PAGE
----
The first breadmaker loaf has been gobbled up, I'm not proud to admit. One of those compulsively moreish foods from which you shave 'just one last' thin slice, slice after slice. It was truly horrible, actually, but we find that it holds butter and honey very well, having a spongey, small-bubbled texture. Much more convenient than big-bubbled sourdoughs that let all the honey through the holes onto your hands. In fact, it was very like a sweet washing-up sponge, with butter and honey on. It toasts in a jiffy too, because of all the sugar. So much less trouble! Never mind the fact that the middle remains uncooked and melts to a weird gummy substance in the toaster...
The breadmaker machine has a very small mixer blade set into the base of the bowl (this doubles as the baking tin, so the blade has to be small enough to be extracted from the baked loaf). The finished loaf has a cake-ish appearance, but, rather than being crumbly and moist, the crumb is just strange and dry. It tastes of flour and skimmed milk powder, and the sugars (from the underworked flour, SMP and bucket-loads of sugar) make my mouth hurt and give me enough instant, shaky-hand energy to hoover for an hour (two hoover-bags-worth, i.e. a lot).
Second attempt: first task is to work out why the recipe supplied with the breadmaker is as it is, then to change the recipe and my use of the machine to make a kind of bread that interests me more.
The normal 'Basic White' setting takes 3 hours, very fast for me! I've got used to a very slow fermentation using a really, really small quantity of yeast (when I use yeast instead of, or with, a sourdough). The smaller quantity of yeast requires a longer time for fermentation, because there are fewer yeast cells producing carbon dioxide, the bubbles in dough. During a slower fermentation a more complex, sour flavour emerges as the yeast cells break down the flour's complex carbohydrates into sugars and produce alcohol as a by-product. These have both a physical effect on the dough's texture and create the flavour the baked loaf. As the flour's been broken down already, working the gluten and producing sugars and alcohols (which turn to vinegars), slow-ferment bread is a lot more chewy than a piece of sliced white and doesn't require flavourings, such as sugars and vinegars to be added, as Chorleywood plastic bread does. I prefer chewy, harder-work bread with flavours that have come from the flour itself, but the trouble here is that the breadmaker is preprogrammed: The choice is limited to 'Basic White', 'Quick', 'French', 'Cake', Wholemeal', 'Fastbake', 'Dough', 'Extra Bake' ('French' adds an extra 50 minutes onto the 'Basic' process, but at what stage, the instruction book doesn't say). What I've decided to do is make a mixed-starter bread, i.e. packet yeast and sourdough together, to make more flavourful, interesting-textured dough.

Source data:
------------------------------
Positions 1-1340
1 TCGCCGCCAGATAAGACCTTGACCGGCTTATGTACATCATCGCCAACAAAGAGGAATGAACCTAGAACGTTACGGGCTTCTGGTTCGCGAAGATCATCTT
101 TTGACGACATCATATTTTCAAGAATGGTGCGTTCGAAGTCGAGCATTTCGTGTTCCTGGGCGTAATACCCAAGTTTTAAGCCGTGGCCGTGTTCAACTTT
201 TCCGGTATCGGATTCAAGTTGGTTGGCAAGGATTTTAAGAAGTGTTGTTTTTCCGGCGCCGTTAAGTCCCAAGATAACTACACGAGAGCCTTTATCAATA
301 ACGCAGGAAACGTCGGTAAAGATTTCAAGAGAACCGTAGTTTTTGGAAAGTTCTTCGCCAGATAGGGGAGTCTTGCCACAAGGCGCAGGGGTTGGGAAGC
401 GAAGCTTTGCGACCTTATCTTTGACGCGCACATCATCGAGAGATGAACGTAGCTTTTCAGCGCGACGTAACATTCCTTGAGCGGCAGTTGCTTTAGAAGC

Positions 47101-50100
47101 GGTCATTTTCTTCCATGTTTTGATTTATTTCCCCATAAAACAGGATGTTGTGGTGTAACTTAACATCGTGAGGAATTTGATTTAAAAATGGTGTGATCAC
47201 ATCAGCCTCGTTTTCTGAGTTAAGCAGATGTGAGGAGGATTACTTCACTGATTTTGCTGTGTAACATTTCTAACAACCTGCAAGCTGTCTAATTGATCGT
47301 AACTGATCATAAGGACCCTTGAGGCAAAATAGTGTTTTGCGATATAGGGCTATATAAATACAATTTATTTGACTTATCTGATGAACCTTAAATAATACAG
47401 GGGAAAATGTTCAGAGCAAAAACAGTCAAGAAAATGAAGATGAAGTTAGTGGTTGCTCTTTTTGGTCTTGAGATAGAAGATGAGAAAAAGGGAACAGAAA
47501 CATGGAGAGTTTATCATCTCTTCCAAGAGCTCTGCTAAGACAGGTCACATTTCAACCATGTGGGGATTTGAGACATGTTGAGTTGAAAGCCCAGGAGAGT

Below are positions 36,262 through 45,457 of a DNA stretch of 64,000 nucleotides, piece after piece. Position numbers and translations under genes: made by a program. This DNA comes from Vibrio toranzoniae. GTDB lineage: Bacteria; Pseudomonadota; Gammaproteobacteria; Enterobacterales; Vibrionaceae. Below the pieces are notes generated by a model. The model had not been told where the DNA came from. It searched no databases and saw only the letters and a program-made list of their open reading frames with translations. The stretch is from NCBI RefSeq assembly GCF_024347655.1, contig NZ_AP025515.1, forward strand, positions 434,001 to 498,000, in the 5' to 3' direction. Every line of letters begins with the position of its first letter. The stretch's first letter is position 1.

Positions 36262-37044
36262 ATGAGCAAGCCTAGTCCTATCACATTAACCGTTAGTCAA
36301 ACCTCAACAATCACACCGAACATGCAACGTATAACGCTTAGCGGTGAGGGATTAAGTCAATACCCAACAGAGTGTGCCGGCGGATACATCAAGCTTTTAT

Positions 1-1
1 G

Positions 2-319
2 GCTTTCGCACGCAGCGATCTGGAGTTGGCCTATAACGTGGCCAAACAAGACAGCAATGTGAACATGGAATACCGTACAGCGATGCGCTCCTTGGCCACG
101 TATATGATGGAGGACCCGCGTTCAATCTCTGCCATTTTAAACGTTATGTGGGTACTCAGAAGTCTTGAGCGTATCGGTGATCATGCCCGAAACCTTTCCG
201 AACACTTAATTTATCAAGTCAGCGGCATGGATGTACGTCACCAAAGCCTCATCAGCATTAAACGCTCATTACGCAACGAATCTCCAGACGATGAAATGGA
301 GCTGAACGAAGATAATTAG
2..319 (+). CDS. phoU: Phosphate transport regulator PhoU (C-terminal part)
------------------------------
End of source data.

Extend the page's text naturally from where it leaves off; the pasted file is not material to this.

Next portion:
Second loaf: Disaster! Taking out the majority of the sugar, SMP and oil (4tbs in the original recipe, which makes the crust crisp as if fried) doesn't work. The sugar is needed to get the yeast up and multiplying from the word 'go', necessary because time is limited, so my reduced-sugar loaf had an even meaner tight sponge texture. The oil replaces the moisture lost in the certain type of baking that takes place in this mini-oven. Without the oil, the loaf was so utterly cardboard-y in tasteless taste and sad texture. It was the type of bread Delia Smith would describe as 'wangy'. Her word.
The good thing about this loaf is that it gives me the opportunity to revive Monster Baby, my whole-wheat starter who's been living in the fridge, untouched since October. Amazingly, he is alive, though feeble. For this bread, Monster Baby was just too weak to add much more than a bit of a tang. However, I replaced the bit I'd taken out with flour and water, and with this new food he's now bubbling like a bad'un in his jar. I would feel like I'd killed a pet if he didn't revive (despite being heartless enough not to feed him over the winter. My rye starter Peckham Rye has 'passed over', shall we say, but I have saved a tiny, dessicated bit to attempt a re-incarnation when needed.). In the picture are Monster Baby, note bubbles, and my ale-fed starter Mr Barm. It's time for Loaf no.3.
p.s. Tom Jaine's contribution to BBC4's Bread: A Loaf Affair made me look up more of his writing. His book, Making Bread at Home is new to me, but now on my wishlist because he talks about bread-making with such tenderness and humour. This article was part of the Guardian's Baking Guide in late 2007 (all worth a read) in which Tom Jaine explains why he makes his own bread: “It ties you to a longer perspective of human sustenance”. Not the case with me and the breadmaker, so far - I've felt like it's me versus it. Perhaps a more conciliatory acceptance that it's a machine, poor thing, and I'm a mentally flexible human, lucky me!, will prove to be more productive.
p.p.s. If there's still time to watch Bread: A Loaf Affair, I recommend it. Voice-over'd by Tom Baker (who else?) and including interviews with Tom Jaine, Linda Collister and Andrew Whitley, the lovely baker and writer whose 'Baking for a Living' course (NOT 'Baking for Profit', as I accidentally called it, to his disgust!) I was delighted to attend last October. Near the end of the program, it gets into why we (I) have this seemingly primeval attraction to kneading and shaping dough - [Voiceover:] "Bakers seem to have an affection for their craft beyond the call of duty" [Andrew Whitley, caressing a tender mound of ciabatta dough:] "This is the real reward of bread-making, especially for the male. Running your fingers down this soft, puffy ciabatta is like feeling the inner thigh of your best-beloved - slightly resistant but also beautifully sensual." Cue Marvin Gaye's Let's Get it On, and a video montage of men massaging dough. oooh. I'll take his word for it, but it could explain why I'm so envious of the breadmaker.